When Jo Ann Hardesty knocks on doors, she dresses like she’s going to church.
She would rather people confuse her with a Jehovah’s Witness than as someone who wants to cause harm, the former lawmaker and current Portland City Council candidate said.
State Rep. Diego Hernandez also considers his attire before canvassing: nice tennis shoes, bright colors, no hoodie, no hat.
“I’m a grown male, a brown male, roaming the streets. So I’m hyper aware of … what the consequences could be,” Hernandez said.
On Wednesday, Rep. Janelle Bynum, an African-American woman who represents Clackamas in the state Legislature and is running for re-election, was knocking on doors to meet constituents when someone called the police on her. The caller thought the lawmaker was casing the neighborhood.
The news captured national attention; yet another example of how people of color routinely have the cops called on them while doing day-to-day activities.
At a time when the nation is grappling with race and policing, politicians of color in Oregon say they are often faced with uncertainty while canvassing.
“This is not a surprise for most people or communities of color,” Hernandez said. “I’m saying it does happen. It just doesn’t get reported.”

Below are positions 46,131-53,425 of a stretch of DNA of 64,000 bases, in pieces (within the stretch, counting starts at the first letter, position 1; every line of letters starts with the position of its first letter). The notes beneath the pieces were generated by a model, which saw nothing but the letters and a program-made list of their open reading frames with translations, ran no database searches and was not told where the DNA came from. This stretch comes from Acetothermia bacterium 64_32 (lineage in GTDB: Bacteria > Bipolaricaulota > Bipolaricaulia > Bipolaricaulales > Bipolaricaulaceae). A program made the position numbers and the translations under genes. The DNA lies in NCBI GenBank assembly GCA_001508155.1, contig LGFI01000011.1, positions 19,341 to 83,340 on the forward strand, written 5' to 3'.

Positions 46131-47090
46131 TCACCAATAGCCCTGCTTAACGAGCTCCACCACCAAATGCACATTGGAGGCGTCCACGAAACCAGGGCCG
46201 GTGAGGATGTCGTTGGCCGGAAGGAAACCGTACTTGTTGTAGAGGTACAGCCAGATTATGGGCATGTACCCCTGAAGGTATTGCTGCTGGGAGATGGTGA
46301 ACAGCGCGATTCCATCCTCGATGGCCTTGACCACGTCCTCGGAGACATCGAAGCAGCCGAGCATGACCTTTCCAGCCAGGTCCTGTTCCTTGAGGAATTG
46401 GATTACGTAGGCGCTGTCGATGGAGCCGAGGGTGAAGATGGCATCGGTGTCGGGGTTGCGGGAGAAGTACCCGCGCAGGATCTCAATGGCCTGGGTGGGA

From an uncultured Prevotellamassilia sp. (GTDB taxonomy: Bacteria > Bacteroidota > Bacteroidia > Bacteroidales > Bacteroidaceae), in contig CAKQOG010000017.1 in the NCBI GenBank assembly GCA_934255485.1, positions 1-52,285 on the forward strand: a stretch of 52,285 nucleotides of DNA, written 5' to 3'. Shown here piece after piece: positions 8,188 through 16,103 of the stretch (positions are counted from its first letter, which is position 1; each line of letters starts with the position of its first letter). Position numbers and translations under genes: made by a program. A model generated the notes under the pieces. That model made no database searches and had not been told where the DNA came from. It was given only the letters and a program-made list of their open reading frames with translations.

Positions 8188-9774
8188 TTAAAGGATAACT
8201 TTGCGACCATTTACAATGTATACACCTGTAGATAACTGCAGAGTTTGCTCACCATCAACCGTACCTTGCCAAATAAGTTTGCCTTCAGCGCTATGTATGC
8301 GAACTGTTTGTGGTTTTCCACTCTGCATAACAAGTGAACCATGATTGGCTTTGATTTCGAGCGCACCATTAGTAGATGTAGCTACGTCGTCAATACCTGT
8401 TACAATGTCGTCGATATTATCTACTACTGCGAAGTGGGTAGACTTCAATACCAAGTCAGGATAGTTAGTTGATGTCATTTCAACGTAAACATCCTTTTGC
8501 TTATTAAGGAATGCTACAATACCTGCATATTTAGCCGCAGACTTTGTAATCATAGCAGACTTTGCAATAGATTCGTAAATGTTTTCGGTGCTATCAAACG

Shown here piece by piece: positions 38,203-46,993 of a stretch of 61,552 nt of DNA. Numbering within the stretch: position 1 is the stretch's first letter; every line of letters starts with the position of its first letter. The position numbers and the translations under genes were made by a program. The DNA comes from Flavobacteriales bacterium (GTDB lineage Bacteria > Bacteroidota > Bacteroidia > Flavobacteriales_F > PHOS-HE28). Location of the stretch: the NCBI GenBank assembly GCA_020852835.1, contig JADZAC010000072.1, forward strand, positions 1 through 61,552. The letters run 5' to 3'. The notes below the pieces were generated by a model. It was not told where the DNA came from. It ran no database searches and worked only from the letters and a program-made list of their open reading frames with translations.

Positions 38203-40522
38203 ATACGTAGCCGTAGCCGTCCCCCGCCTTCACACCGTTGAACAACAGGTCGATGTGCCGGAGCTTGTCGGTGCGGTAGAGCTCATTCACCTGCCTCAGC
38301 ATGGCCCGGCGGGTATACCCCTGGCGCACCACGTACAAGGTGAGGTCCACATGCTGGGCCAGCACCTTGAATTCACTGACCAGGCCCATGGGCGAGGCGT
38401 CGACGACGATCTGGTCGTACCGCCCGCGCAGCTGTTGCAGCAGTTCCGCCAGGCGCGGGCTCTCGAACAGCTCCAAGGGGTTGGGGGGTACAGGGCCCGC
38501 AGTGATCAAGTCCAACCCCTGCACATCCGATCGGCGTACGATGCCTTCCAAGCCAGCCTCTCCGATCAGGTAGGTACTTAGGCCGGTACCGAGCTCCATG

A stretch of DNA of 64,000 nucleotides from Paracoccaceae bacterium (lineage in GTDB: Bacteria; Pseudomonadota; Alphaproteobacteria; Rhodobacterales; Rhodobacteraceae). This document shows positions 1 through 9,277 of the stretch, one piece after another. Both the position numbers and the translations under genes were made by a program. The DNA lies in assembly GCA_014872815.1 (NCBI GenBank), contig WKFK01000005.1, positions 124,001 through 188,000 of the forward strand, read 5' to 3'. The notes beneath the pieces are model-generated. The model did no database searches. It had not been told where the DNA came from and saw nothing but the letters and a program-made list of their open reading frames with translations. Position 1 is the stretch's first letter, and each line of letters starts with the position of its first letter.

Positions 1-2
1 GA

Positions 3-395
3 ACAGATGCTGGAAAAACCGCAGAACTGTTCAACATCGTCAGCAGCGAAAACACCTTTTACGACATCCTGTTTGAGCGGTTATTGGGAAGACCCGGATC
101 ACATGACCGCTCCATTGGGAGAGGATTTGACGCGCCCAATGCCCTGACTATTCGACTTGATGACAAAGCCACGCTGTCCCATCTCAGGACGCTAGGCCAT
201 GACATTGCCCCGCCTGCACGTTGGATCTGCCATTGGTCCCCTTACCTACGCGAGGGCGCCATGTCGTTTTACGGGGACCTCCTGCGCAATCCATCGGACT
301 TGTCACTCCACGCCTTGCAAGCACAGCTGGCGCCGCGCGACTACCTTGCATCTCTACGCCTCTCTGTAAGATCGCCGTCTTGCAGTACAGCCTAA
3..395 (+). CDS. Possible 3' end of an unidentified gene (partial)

Hernandez said he was out canvassing once when a woman yelled at him to leave the area and warned she was calling the cops. He left before the police arrived.
“There were other people walking around, except they were white and she didn’t target them. But maybe they lived there, maybe she knew them?” said Hernandez, who represents outer east Portland.
A young black male volunteer working for his campaign also had the cops called on him at another time.
“Even in a [diverse] district like mine, folks who stereotype and have racial bias … call the police on people who don’t think they belong in their neighborhood,” Hernandez said.
Kayse Jama, a prominent community organizer who recently ran for a seat in the state Legislature, said he constantly scans his surroundings while walking through the neighborhoods.
“It’s always in the back of my mind, whether my safety is going to be an issue or how I’ll be perceived approaching someone’s house,” Jama said.
Bynum told OPB she wasn’t ready to say the call was placed because she was black.
“I don’t know what the woman was thinking. I don’t know what her experience was five minutes before she saw or felt like she needed to report. I don’t know,” she said. “The same grace I am offering her is what I would like for people to be offered when they are in front of a judge, or in front of a jury, or when I come to do the door and I ask for your vote. I want you to assume the best in me. I don’t want you to fill in the blanks about how bad I might be.”
Two years ago, Oregon elected its most diverse freshman legislative class to the statehouse. Both Bynum and Hernandez were part of that class. For the first time, they formed a people of color caucus.
But the state has a long history of racial inequality.
“It continues that legacy today,” said Hardesty, who is also the president of Portland’s NAACP chapter.
This is an opportunity, she said, to learn from one another.